Photo by Karolina Grabowska on Pexels
In our previous post, Some insights about the twitter social engineering incident. Who’s Behind Epic Twitter Hack?, we analized the latest cybersecurity incident of the popular social network.
The attacker, only 17 years old, used one of the techniques that are currently on the rise: social engineering and, specifically, vishing. This way, through a phone call and a conversation full of Psychology-based persuasion techniques, he was able to obtain the credentials necessary to impersonate famous people and thus carry out an attack with global repercussions. All he needed was to impersonate one of the IT team members to get his victim to provide their VPN details through a fraudulent website.
A generalized problem
This is just one of the many cases of social engineering that have taken place recently. Although the previous attack occurred in the United States, it is a problem that happens in all geographies. For example, this same year in Spain the National Police arrested seventeen people for defrauding more than 1.3 million euros from various companies through the so-called CEO fraud.
This attack is aimed at employees or managers of an organization, in which the attacker impersonates a senior officer (even a C-level executive) of said company to achieve their purpose. In this case, the attackers obtained sensitive information about the companies in question using different techniques, in such a way that they were able to deceive their victims by referring to such data and thus increasing their credibility.
Another attack alerted by the Spanish National Cybersecurity Institute (INCIBE) is the Human Resources fraud. It consists of sending an email to the heads of said department posing as an employee of the company. The message asks for the modification of the bank account of said employee by that of the attacker, so that the payroll is received by the cybercriminal.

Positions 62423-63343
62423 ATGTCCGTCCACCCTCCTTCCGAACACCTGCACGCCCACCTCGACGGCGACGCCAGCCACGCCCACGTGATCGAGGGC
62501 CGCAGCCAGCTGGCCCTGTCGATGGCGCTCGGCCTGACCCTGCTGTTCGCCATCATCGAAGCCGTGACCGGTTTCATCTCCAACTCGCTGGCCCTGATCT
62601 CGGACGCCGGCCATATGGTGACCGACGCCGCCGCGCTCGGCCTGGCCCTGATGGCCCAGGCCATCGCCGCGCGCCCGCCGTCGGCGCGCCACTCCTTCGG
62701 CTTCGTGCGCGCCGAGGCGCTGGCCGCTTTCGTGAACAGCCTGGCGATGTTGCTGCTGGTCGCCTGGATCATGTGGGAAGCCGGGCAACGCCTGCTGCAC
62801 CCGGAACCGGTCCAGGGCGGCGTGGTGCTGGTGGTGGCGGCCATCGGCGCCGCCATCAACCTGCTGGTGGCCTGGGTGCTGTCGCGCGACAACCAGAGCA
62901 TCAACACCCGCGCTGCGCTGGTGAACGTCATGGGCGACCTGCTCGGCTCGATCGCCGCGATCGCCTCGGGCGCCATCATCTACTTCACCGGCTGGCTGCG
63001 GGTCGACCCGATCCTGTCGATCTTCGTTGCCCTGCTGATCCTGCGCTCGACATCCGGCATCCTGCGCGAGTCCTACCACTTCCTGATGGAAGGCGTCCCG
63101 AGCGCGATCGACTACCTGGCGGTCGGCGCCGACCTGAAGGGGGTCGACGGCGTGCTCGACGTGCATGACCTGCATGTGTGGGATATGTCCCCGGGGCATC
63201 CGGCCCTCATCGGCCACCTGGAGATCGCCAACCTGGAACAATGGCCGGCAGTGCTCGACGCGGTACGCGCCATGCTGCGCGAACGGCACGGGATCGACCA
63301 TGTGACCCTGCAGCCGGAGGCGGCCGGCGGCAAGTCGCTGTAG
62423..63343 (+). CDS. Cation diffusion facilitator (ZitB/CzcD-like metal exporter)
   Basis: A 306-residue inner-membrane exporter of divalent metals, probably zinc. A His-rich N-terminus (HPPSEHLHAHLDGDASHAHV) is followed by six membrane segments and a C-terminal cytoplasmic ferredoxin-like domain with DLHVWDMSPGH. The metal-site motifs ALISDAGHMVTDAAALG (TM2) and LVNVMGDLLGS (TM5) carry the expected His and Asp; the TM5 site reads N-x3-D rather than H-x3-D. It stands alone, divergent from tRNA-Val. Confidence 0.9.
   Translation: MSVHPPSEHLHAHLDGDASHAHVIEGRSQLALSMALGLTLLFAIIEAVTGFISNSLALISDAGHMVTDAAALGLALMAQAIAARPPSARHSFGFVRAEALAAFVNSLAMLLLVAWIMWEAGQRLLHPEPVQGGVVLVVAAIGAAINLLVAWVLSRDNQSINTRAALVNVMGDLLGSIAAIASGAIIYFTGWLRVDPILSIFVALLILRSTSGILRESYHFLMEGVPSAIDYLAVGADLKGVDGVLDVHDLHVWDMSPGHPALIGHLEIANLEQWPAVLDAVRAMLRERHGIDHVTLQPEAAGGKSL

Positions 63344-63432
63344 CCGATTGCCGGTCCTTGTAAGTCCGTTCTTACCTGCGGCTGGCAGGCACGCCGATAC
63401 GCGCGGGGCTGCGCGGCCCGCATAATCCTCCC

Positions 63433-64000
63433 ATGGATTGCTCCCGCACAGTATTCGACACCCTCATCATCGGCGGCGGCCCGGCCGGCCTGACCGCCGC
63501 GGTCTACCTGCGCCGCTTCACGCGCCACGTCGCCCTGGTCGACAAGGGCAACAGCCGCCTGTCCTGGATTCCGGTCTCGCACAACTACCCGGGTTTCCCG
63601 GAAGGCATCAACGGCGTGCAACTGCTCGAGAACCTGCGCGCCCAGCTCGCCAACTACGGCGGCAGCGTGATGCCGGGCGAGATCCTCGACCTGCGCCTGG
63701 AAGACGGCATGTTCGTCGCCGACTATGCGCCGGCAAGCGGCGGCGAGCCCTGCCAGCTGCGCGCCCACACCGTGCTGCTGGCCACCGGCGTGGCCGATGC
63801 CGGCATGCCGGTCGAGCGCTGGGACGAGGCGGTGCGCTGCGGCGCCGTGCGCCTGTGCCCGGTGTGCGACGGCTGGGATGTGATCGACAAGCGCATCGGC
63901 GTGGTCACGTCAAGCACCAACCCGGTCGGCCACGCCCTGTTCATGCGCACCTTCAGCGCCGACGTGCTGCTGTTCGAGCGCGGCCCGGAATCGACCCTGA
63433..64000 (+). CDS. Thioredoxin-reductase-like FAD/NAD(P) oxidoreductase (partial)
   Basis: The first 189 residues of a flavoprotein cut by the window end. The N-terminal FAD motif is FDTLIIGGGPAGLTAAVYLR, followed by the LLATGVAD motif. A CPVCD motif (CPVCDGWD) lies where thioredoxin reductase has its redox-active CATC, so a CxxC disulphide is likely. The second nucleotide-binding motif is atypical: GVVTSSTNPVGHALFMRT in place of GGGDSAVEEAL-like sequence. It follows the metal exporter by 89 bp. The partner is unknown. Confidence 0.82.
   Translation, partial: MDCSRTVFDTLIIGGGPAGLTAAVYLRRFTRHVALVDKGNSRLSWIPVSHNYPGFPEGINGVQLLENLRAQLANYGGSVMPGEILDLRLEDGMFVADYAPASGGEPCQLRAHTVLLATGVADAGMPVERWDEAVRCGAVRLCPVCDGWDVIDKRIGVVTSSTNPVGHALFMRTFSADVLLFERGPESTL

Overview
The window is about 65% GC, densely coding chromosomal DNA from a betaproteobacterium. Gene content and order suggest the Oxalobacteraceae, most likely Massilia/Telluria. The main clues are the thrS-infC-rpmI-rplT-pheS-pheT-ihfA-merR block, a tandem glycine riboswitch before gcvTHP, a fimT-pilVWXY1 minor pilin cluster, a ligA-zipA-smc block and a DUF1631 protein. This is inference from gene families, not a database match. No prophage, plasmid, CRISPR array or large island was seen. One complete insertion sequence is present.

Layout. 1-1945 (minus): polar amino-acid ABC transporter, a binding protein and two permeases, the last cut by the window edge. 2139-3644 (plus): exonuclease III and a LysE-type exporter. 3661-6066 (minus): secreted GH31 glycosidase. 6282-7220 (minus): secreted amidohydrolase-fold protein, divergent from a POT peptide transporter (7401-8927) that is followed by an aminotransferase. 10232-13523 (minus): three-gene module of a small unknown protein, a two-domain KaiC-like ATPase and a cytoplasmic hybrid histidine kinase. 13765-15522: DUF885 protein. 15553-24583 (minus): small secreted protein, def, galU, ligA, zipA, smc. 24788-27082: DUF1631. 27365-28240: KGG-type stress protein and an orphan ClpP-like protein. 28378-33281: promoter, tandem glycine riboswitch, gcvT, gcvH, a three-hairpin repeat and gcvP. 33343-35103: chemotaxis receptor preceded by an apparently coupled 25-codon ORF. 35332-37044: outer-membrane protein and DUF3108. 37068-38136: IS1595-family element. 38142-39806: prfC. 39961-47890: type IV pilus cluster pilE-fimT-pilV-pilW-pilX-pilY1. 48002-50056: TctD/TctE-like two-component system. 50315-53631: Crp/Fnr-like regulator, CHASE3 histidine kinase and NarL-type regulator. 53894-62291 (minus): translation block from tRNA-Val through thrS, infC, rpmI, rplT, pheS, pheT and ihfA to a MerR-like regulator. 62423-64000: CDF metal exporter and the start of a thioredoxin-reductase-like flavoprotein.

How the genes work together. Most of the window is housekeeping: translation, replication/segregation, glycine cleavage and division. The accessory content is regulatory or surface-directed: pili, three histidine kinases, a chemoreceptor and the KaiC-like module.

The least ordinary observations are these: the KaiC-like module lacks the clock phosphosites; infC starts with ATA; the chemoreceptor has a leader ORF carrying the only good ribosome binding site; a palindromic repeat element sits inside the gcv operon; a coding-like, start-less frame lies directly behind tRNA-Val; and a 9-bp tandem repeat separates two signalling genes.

The reason behind success
It is clear that the key to all these incidents lies in the human factor. The question to be asked in these cases is: how do attackers trick company employees into acting exactly as they need to? The precise answer is: by exploiting their vulnerabilities.
These vulnerabilities have their origin in the way people are and, although certain aspects affect us more or less depending on how we are, all of them can be a gateway for attackers if the correct message is used.
In the case of the multiple companies that were victims of CEO fraud, choosing the figure of a senior position is not a random move, but rather the objective is to appeal to their authority to avoid questioning the procedure required (remember, outside protocols) and promote obedience.
This is not the only way to perform a successful social engineering attack. There are several factors that come into play, so knowing those messages to which we are most vulnerable is essential to be able to strengthen ourselves in terms of cybersecurity.
In this way, incidents such as the one avoided at Tesla can be prevented, where one of the employees alerted the company after having rejected a million-dollar offer to install ransomware on one of the corporate computers. This shows that the awareness of workers is not only possible, but also essential to preserve the security of the information, and this is achieved through a personalized strengthening process according to the needs of each one.
Kymatio includes functionalities that measure the level of vulnerability of a person to messages that can be used in a social engineering attack. Thus, awareness recommendations and real examples are launched that allow employees to be alert to the different social engineering attack vectors that can be used to cause an accident.